There’s a much more realistic version of why these directors cast me. They know they can completely abuse me! I’m friends with them. They can make you do all kinds of horrible things, cover me in fake blood, knowing I will not be too much of a baby about it. They can make me work long hours, they can pay me less. I’m just an easy punching bag and easy to cast, plus I’m a ham, so they know I’ll say yes […] Whenever I’m acting in someone else’s film. My attitude is usually like, you tell me what to do. Like, I’m here for you, I’m a pawn in your larger game, tell me exactly what you want. I’ll just do it for you.
As a filmmaker himself, Swanberg’s respect for a director’s vision is always present in his performances. This is a man who loves film, who is deeply embedded in the independent film community, and who genuinely goes out of his way to help both friends and up-and-comers. Offseason director Mickey Keating has a very specific vision, something seen in his excellent Darling and Carnage parkand Swanberg honored it as much as possible.
The two filmmakers used the classic indie horror film Carnival of Souls as a reference point for Keating’s vision, watching it together as part of the process. Keating and Swanberg are alike in their shared love of cinema (and horror), and Swanberg says that one of the greatest things about acting in other people’s films is the ability to see and pick up on new directorial skills and techniques.
It’s the first time I’ve worked with Mickey [Keating, Offseason director], I love him. I think he’s a great director and I had such a good time making the movie. Mickey’s attitude is completely infectious, like being on the set was such a fun experience. He’s so funny. He’s so sharp, and so anytime things were difficult or tension arose, and we had to change plans at the last second, which you always have to do all the time on independent films, he was such a good problem solver. You know, he never lost his cool, he always had a good idea. He always had a backup good idea! So, I was so inspired. Yeah, I definitely will be stealing and trying to copy his onset attitude as much as possible.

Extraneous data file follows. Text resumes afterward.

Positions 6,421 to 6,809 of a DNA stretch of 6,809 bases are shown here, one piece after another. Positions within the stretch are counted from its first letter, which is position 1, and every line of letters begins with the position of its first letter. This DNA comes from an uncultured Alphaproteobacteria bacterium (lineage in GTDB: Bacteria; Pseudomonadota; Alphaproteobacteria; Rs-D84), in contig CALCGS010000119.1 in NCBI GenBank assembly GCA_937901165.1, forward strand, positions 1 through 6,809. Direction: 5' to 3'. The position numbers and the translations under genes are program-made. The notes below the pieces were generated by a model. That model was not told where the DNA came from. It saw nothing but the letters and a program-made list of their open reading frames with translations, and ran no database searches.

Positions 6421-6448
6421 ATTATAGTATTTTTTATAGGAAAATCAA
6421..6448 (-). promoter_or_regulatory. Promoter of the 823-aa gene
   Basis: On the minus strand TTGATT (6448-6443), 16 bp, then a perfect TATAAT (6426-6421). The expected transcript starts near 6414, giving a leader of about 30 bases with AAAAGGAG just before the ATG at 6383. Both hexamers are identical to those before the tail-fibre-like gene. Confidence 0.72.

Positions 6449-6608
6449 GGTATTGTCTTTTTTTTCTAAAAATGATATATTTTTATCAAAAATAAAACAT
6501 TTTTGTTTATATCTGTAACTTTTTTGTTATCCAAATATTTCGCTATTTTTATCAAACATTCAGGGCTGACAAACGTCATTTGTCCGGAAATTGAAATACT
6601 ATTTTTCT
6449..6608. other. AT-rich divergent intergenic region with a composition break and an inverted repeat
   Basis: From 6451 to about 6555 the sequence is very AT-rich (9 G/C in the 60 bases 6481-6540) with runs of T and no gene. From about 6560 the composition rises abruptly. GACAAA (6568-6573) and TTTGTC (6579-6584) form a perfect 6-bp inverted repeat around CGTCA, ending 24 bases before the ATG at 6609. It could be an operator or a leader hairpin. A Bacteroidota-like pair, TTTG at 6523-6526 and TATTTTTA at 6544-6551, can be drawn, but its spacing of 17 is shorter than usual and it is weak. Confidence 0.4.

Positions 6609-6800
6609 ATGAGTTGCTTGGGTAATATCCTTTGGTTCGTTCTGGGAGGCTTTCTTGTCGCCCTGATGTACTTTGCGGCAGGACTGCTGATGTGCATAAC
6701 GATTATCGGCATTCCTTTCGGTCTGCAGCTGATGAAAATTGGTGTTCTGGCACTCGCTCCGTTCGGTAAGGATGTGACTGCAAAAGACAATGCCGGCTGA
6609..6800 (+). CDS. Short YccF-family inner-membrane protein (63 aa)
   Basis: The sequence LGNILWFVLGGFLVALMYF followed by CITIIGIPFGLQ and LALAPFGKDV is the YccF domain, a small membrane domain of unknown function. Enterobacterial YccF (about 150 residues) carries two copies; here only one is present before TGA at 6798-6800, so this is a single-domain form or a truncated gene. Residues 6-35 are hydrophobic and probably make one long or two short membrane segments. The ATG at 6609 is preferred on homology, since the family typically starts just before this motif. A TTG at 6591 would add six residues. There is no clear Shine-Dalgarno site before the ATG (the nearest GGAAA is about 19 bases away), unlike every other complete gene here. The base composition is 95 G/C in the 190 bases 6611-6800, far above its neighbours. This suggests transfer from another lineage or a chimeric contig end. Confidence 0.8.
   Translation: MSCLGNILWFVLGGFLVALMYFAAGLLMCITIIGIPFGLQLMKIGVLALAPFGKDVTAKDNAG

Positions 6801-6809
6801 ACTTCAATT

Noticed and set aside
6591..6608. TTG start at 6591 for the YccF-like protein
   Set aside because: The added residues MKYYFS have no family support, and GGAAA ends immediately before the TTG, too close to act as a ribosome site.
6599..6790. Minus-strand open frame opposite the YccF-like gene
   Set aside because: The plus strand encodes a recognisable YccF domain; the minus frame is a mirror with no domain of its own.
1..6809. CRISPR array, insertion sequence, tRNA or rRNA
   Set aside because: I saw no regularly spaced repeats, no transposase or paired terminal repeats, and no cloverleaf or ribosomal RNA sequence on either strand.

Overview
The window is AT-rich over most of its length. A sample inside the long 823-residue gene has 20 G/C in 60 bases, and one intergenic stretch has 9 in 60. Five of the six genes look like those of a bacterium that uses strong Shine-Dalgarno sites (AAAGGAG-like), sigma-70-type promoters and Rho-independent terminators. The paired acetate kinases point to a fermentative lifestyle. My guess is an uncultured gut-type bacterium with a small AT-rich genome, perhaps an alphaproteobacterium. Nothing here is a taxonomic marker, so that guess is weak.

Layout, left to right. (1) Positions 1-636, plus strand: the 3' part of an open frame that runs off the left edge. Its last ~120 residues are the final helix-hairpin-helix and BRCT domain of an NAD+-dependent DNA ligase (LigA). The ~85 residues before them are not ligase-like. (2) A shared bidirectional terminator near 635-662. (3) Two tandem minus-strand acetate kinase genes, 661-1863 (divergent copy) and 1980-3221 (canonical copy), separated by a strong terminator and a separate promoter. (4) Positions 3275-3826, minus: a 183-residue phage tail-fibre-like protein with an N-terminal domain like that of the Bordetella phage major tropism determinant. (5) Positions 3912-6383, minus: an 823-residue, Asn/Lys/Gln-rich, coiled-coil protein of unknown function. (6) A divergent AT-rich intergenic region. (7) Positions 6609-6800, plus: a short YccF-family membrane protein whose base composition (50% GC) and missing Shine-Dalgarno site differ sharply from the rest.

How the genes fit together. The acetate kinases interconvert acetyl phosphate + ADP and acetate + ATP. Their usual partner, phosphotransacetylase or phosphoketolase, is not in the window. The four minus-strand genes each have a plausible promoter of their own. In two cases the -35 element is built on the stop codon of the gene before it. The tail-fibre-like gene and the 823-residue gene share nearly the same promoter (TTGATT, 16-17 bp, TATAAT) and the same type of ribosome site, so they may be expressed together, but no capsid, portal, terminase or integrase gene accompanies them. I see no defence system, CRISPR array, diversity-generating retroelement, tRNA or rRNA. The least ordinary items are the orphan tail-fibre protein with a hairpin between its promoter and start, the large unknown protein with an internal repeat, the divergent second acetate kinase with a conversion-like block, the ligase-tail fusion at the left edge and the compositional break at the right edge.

Directing – You Can Do It Too
Swanberg may have been inspired by Keating, but he’s been inspirational to many himself. He was one of the directors who proved that a good film could be made in very cheap ways (his LOL and Kissing on the Mouth each cost less than $ 3,000), and his prolific output and refusal to stay down almost makes him the ‘Rocky’ of independent cinema. He does not accredit this to genius or some inherent ability, which in itself has taught budding filmmakers a thing or two.
They basically learned from me that any idiot can be a director, so they might as well go and do it too. I think throughout my career, that has been one of the main messages I have had to offer people. Like, you do not need money, you do not need famous actors, you do not need any of these things. You do not have any excuses. Just go make the movie. And so all those actors who worked with me early in their career just got to see that I did not have any magic tricks. I did not have any special connections. You know, I’m not the child of an uber-famous actor or director. You know, I just am a guy from Chicago who decided to keep doing it, and you know, sometimes that’s a basic but important lesson.